The giant earth ramparts and watch-towers that once guarded the great, domed granaries inside Pahlawan Piri still cast strange, long shadows in the searing sun, as they would have done when the village was a jewel in some long-forgotten Central Asian king’s crown. There’s just dust where the wealth was once hoarded. Children, and the elderly, scrounge what can be had from the scorched wheat and barley fields around the village; the young men have all left.
The water that burst out of the Salma Dam’s turbines on Saturday afternoon, when Prime Minister Narendra Modi and Afghanistan President Ashraf Ghani pressed a remote-controlled button in Herat, is meant to transform the fortunes of villages like Pahlawan Piri — hit by a 15-year drought that’s ravaged the region’s countryside.
Instead, the water surged down the Harirud and emptied across the border into Iran, though farmers living right along the river were able to funnel it into their fields. Irrigation canals and power transmission lines are to be built by Afghanistan’s government, but even the plans haven’t been finalised yet.
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“Even when green shoots come up on this earth,” says Pahlawan Piri’s arbab, or village head, Muhammad Daud, “you can see them starting to burn up.” He holds up a sheaf of wheat. “It’s all straw and no seed. We’ll be lucky if we can keep the animals alive with this.”
Like many villages in the shadow of the Salma Dam’s giant reservoir, Pahlawan Piri has seen an exodus of young men to Iran, over 140 villagers now work for either a share of the crop from local farmers, or sell vegetables on the streets of the city of Mashad in Razzavi-Khorasan province. Their remittance incomes just about keep the village afloat, paying for food and drinking water for those who have stayed behind.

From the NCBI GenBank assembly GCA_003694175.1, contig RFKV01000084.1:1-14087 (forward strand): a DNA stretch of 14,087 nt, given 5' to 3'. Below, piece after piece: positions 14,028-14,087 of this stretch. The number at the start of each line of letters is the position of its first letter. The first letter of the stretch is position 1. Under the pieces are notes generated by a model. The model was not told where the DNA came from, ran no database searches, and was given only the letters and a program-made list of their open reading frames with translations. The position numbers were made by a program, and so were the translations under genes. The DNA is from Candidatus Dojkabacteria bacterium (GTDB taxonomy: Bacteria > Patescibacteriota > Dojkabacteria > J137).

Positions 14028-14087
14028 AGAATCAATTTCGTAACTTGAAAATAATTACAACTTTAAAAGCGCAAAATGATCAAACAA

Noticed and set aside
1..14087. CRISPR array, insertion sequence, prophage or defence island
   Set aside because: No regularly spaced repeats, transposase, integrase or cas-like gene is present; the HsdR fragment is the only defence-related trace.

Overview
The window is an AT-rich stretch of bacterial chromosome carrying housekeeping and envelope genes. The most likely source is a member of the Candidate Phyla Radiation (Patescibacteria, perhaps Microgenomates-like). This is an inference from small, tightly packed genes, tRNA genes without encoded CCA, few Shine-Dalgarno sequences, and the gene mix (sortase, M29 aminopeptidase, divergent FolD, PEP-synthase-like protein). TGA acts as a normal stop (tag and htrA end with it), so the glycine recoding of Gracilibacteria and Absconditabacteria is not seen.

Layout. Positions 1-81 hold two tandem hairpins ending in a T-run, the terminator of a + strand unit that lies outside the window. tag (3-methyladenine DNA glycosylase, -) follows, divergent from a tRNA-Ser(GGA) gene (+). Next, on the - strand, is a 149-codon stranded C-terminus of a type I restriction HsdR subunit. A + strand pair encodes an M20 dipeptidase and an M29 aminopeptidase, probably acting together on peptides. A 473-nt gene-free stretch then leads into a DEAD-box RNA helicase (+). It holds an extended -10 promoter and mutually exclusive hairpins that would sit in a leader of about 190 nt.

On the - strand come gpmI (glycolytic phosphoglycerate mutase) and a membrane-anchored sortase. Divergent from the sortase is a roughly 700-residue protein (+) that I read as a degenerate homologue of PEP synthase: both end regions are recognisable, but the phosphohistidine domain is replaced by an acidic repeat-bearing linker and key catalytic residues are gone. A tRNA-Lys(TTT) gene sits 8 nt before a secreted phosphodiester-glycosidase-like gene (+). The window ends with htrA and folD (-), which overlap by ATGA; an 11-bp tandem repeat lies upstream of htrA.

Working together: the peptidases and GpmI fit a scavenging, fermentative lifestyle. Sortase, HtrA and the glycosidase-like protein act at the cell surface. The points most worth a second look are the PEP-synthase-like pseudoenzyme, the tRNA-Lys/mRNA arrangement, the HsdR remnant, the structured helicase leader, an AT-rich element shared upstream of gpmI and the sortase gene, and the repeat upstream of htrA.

The World Bank-funded National Solidarity Programme has installed a solar-powered pump, which sells drinking water at the equivalent of Rs 6 per cubic metre — a fifth what diesel-powered pumps, till last year, cost the village.
Ever since drought set in from 2001, things have become worse. Water levels in local wells have fallen to 75 metres or below — far too expensive to pump up for irrigation.
Large-scale migration has begun to tell on the region’s social fabric. Hamid Beyram, home on a short break from Mashad, says his family has been pressuring him to get married. “I explained to them that I just cannot afford to get married.”
Pus, Iran isn’t always welcoming to illegal migrants. Last year, Pahlawan Piri farmer Hafizullah’s brother, Amanullah, was deported after three years in the country. “He was caught in a police raid,” Hafizullah explains, “and sent home after being given a severe beating in jail. His children did not know where he was for days.” Last month, another brother, Saeed Agha, sent money for Amanullah to make the journey to Iran again.
Home to 807 families, Pahlawan Piri’s farmers have long depended on rain to irrigate their single crop. In the 1970s, a canal was built from the higher reaches of the Harirud, where the Salma Dam now stands, bringing some gravity irrigation to riverside villages like Ali Agha and Jinda Khan.
The canal system, though, disintegrated through decades of war, which began in 1979. Even though the village was relatively shielded from the fighting, it lost over 30 men during the wars.
Efforts made by villagers to improve their conditions have run into a bureaucracy that would be familiar to many in India. Five years ago, Pahlawan Piri’s villagers joined with others in the area to put together the equivalent of Rs 3,000,000 to buy 58 electrical poles and a transformer, which the government said would be used to supply power once the Salma Dam was built.
“Now, no one is telling us when they’ll construct the sub-station that will supply power to our village.” says arbab Daud. “Every time I speak to officials in Herat, I am just told, soon. Meanwhile the transformer and the poles are rusting.”
In some villages, frustrated young people have joined bandit gangs, some of which played a key role protecting freight shipments to the dam from the Taliban, in return for payments from contractors. Few travel on the dirt roads leading out of Herat into the countryside at night; even in the day, kidnapping and robbery isn’t uncommon. For now, there’s some reason to celebrate: villages along the Harirud have planted a bonus crop of paddy, the first in living memory. The flooded fields, though, don’t stretch nearly far enough to bring about the kind of transformation the dam project could deliver to Herat.
“Even the old men are going to have to leave for Iran soon, or starve,” says Daud. “I had gone to the dam just a few weeks ago, and it broke my heart to see all that water there, while our lands burn.”